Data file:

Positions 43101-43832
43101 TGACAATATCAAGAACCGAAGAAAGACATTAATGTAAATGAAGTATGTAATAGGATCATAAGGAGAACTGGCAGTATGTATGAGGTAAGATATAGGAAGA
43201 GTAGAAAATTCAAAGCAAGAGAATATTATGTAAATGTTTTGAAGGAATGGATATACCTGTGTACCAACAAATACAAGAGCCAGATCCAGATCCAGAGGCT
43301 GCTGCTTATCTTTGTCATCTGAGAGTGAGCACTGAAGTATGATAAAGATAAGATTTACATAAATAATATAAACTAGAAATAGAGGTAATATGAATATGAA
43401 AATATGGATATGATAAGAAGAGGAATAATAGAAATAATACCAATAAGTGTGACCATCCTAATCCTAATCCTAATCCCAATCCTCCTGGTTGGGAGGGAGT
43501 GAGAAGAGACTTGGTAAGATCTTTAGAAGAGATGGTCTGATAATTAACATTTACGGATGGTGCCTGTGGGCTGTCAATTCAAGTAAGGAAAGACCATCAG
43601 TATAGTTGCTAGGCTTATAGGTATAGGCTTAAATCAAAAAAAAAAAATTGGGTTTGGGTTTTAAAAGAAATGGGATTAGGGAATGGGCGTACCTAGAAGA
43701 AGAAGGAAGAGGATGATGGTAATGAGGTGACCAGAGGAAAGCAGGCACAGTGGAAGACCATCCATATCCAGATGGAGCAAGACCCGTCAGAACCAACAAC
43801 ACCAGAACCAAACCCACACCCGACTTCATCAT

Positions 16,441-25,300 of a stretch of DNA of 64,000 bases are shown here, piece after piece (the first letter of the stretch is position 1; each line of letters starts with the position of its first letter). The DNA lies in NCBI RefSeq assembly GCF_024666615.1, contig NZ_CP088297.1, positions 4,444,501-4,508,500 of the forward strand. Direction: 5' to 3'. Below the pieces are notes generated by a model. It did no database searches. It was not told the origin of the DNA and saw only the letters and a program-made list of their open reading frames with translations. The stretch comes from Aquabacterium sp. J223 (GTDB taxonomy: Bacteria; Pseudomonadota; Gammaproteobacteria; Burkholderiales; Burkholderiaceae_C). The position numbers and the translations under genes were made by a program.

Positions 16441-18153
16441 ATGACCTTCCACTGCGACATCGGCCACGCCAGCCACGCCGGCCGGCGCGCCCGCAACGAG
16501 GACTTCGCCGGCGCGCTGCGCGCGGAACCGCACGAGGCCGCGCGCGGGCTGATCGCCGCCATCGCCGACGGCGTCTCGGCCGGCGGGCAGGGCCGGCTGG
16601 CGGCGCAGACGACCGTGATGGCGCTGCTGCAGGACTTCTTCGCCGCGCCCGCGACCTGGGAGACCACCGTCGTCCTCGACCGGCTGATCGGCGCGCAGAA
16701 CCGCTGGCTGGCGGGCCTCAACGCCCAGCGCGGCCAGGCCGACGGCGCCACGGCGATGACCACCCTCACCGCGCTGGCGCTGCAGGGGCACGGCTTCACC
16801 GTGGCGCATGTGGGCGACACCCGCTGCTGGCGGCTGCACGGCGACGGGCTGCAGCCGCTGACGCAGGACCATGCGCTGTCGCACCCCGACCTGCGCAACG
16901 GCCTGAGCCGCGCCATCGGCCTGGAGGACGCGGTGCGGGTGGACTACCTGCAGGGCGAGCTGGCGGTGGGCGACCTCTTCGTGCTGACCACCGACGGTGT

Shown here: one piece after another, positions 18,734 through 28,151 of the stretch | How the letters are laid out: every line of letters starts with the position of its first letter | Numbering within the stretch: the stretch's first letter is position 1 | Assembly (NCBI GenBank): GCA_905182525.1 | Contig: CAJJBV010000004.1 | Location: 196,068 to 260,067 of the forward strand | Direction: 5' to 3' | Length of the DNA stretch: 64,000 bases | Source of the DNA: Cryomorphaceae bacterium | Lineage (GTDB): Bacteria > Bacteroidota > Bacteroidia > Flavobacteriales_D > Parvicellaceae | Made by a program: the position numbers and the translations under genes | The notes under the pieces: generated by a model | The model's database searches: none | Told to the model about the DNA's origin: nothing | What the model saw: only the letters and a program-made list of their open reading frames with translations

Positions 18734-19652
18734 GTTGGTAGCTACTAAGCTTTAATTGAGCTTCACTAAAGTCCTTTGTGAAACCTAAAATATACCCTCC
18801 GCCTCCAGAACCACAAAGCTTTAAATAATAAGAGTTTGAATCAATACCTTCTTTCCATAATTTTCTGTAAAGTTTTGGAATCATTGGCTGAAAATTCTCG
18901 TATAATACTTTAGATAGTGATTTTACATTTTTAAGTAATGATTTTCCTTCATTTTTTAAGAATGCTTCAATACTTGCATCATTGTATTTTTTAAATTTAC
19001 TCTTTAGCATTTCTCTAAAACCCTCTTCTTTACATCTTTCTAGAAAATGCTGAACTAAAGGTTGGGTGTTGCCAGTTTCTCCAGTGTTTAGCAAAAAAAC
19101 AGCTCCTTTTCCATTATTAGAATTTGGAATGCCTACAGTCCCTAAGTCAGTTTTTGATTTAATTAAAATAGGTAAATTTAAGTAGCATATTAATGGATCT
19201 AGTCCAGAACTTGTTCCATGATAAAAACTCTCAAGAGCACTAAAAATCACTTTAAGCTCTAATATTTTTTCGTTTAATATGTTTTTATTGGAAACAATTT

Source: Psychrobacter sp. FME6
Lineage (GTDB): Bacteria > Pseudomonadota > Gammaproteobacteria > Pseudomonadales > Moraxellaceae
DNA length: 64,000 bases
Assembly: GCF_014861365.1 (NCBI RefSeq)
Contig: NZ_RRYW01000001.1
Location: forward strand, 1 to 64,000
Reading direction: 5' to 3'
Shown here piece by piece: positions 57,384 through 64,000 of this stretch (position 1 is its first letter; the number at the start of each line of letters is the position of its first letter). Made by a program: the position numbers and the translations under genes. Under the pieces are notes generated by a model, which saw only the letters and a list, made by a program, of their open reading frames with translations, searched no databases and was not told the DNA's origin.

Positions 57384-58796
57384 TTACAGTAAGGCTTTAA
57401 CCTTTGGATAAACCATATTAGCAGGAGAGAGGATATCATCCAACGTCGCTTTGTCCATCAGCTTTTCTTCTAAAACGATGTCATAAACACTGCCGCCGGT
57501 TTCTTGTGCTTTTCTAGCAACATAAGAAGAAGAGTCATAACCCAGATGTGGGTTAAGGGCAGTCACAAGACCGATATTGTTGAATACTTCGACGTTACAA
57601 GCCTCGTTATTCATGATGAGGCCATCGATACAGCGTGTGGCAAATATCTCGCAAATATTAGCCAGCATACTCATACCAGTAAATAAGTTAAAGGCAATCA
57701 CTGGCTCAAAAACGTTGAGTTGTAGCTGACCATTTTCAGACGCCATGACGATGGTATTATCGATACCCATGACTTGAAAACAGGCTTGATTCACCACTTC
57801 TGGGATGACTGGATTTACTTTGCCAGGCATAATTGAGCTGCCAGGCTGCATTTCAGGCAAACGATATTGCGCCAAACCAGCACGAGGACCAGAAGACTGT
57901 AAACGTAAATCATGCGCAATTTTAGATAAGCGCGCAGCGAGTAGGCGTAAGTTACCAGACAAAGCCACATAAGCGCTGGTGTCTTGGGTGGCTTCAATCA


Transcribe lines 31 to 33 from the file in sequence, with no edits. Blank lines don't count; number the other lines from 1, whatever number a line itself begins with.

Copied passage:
Location: forward strand, 1 to 64,000
Reading direction: 5' to 3'
Shown here piece by piece: positions 57,384 through 64,000 of this stretch (position 1 is its first letter; the number at the start of each line of letters is the position of its first letter). Made by a program: the position numbers and the translations under genes. Under the pieces are notes generated by a model, which saw only the letters and a list, made by a program, of their open reading frames with translations, searched no databases and was not told the DNA's origin.